Even the best judges seldom have time to do more than render strictly legal based decisions which lack the creativity which families always need when facing divorce. I was struck by a recent TV commercial related to our current presidential election using the tagline “Our children are watching,” and thought how it also relates to divorce. Offspring of divorcing couples always learn a lot about relationships from how their parents behave throughout the process. My experience is that choosing the adversarial approach seldom improves such behavior.

It can be dehumanizing for the professionals involved as well. Most people go into this field from a desire to help families work through what is usually an incredibly difficult life event. Too often, we find the system forcing decisions that we know will not fit the needs of our clients. It undermines what motivates us to do this work and can distance us from our own sense of humanity and compassion. We in the field have all experienced cases where outcomes fall well short of what our hopes and expectations were at the point at which we were retained. Recent research has suggested divorce professionals pay an ongoing price for this, described as “vicarious trauma.”

Alternative dispute resolution allows many of the shortcomings of a traditional divorce to be addressed. Professionals are required to look for creative solutions that benefit the entire family rather than trying to advance the cause of one side. The clients are engaged and required to take responsibility for the decisions that are reached. In the case of Collaborative Divorce they do so with the resources of legal, financial, and mental health professionals together with them at the table. We have found that this provides the best opportunity for outcomes that avoid much of the negativity usually associated with divorce.

 

 

 

Now in San Diego: Divorce Options Workshop Saturday, February 6

Learn about your Divorce Options at a free workshop on March 4 at 10:30 a.m. in the Carmel Valley area of San Diego. RSVP at 858-472-2022.

Lessen the stress of divorce by learning about your alternatives Divorce-Options-Square

(SAN DIEGO) – Divorce is difficult and stressful even under the best of circumstances. It can be especially hard if you have children or economic difficulties. Divorce affects people from all walks of life, and no two situations are alike.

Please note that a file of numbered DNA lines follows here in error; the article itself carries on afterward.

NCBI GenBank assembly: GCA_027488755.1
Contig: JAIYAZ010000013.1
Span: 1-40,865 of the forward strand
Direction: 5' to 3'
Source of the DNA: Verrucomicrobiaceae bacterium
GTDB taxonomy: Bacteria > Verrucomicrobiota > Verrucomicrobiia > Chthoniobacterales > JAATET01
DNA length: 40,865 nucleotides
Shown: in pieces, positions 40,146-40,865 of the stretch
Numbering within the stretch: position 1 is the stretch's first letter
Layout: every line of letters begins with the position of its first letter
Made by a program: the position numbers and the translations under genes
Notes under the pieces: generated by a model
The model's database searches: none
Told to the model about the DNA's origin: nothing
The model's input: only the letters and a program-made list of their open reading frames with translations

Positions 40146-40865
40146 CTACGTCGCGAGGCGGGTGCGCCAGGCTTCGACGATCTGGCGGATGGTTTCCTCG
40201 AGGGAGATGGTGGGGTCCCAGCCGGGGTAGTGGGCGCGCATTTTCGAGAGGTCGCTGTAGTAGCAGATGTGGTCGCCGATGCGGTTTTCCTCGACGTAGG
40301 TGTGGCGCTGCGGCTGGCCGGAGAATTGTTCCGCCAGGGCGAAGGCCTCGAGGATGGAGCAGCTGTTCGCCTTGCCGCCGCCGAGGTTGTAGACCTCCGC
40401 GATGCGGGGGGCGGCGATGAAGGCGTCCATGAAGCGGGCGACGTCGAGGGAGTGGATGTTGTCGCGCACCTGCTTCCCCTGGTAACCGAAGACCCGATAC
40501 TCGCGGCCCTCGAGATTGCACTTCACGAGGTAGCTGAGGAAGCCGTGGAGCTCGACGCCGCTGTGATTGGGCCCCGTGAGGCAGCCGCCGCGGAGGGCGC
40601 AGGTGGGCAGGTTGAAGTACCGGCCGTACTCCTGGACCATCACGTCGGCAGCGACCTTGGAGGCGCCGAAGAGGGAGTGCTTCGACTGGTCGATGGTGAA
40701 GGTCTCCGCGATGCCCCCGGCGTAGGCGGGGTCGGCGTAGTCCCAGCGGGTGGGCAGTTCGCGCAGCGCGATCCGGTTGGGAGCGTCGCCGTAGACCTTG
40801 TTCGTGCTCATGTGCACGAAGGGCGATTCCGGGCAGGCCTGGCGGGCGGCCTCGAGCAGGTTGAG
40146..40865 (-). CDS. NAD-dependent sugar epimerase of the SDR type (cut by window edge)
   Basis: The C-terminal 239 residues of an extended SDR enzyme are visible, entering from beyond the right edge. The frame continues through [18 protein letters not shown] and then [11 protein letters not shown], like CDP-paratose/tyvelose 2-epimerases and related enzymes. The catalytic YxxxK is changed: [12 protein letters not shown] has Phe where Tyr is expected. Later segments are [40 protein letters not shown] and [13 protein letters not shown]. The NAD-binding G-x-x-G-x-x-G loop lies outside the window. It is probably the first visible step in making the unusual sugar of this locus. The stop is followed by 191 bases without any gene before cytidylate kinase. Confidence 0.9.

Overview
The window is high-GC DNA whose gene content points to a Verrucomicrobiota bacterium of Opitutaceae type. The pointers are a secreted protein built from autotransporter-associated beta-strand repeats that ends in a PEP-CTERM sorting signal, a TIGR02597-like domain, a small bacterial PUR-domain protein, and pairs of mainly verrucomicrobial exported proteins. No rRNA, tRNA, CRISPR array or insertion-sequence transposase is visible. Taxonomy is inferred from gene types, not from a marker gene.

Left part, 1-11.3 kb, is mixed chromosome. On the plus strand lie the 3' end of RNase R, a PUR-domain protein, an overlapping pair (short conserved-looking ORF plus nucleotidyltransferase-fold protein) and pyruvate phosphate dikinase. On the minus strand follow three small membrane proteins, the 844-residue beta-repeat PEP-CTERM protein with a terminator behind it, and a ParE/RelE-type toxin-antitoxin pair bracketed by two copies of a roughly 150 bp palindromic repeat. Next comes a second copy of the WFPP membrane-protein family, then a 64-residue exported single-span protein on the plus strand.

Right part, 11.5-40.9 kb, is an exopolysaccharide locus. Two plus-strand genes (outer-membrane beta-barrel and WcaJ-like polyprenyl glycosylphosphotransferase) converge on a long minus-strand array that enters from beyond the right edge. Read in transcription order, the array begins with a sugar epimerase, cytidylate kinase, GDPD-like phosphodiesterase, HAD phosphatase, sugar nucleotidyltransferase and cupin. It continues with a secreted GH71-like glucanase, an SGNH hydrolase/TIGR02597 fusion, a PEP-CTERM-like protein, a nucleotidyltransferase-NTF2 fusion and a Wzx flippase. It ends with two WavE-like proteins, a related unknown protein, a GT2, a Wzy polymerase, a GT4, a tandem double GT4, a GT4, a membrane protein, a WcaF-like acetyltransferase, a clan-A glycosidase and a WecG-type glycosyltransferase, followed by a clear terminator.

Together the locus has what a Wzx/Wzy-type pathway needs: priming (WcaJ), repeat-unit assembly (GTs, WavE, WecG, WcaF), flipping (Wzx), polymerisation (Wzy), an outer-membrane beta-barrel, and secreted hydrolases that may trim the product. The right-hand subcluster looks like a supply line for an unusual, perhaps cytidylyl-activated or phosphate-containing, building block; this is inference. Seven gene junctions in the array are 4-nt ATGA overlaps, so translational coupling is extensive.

It is possible despite challenges to preserve the emotional and financial resources of the family while respecting everyone’s needs during a divorce. Learn about your alternatives at a free “Divorce Options San Diego” workshop. The next Divorce Options in San Diego takes place on Saturday, February 6, from 9 a.m. to 12 noon at the Scripps Ranch Civic Association Community Center, 11885 Cypress Canyon Road (corner of Scripps Poway Parkway and Cypress Canyon, two miles east of Interstate 15).

Divorce Options workshops are scheduled the first Saturday of every month in 2016 at the Scripps Ranch Civic Association Community Center. For additional information or to RSVP, call Divorce Options at (858) 472-4022 or email at sandiegodivorceoptions@gmail.com

Divorce Options provides unbiased information about self-representation, mediation, collaborative divorce, and litigated divorce. The workshop deals with the legal, financial, family and personal issues of divorce in an informational and compassionate small group setting.

Led by volunteer attorneys, financial specialists, and mental health professionals who are members of the Collaborative Family Law Group of San Diego, the workshop will cover the full range of choices couples have as they contemplate divorce, focusing on the non-adversarial, out-of-court options.

Learn about your options for divorce at a workshop in San Diego on January 2.

Learn about your options for divorce at a workshop in San Diego on January 2.

“Couples considering divorce have decisions to make about the type of divorce process which best suits their circumstances,” said Dan Martin, family law attorney and Collaborative Family Law Group of San Diego member. “The Divorce Options program presents an opportunity for the public to learn about the resources they can draw on to plan an effective transition that respects the needs and interests of all family members. Taking time to become more knowledgeable can go a long way to ease the anxiety about your divorce, and allows you to take control of your future,” said Martin.

Martin said the Divorce Options program is useful to anyone thinking about divorce or other relationship transitions including co-habitating couples with children or LGBT couples looking for a process aware and respectful of their unique needs.

Topics include:

  • Litigation, mediation and collaboration – the risks and the benefits of each process
  • Legal, financial, psychological and social issues of divorce
  • How to talk about divorce with your children
  • Guidance from divorce experts

By learning about divorce and the different process options available you can maximize your ability to make good decisions during the difficult and challenging time. Divorce Options is a workshop designed to help couples take the next step, no matter where they are in the process. It identifies strategies to help you stay out of court, and helps you identify the social, emotional, legal, and financial issues that are most pressing for you. There is no solicitation of business.

About the Collaborative Family Law Group of San Diego

CFLG San Diego’s members work together to learn, practice, and promote collaborative processes for problem solving and the peaceful resolution of family law issues, with an eye toward preserving the emotional, as well as the financial, assets of the family. Its goal is to transform the resolution of family law issues through respectful, collaborative processes that protect the integrity and health of family relationships and eliminate the need for families to resort to litigation.

CFLG is online at www.collaborativefamilylawsandiego.com, and LinkedIn.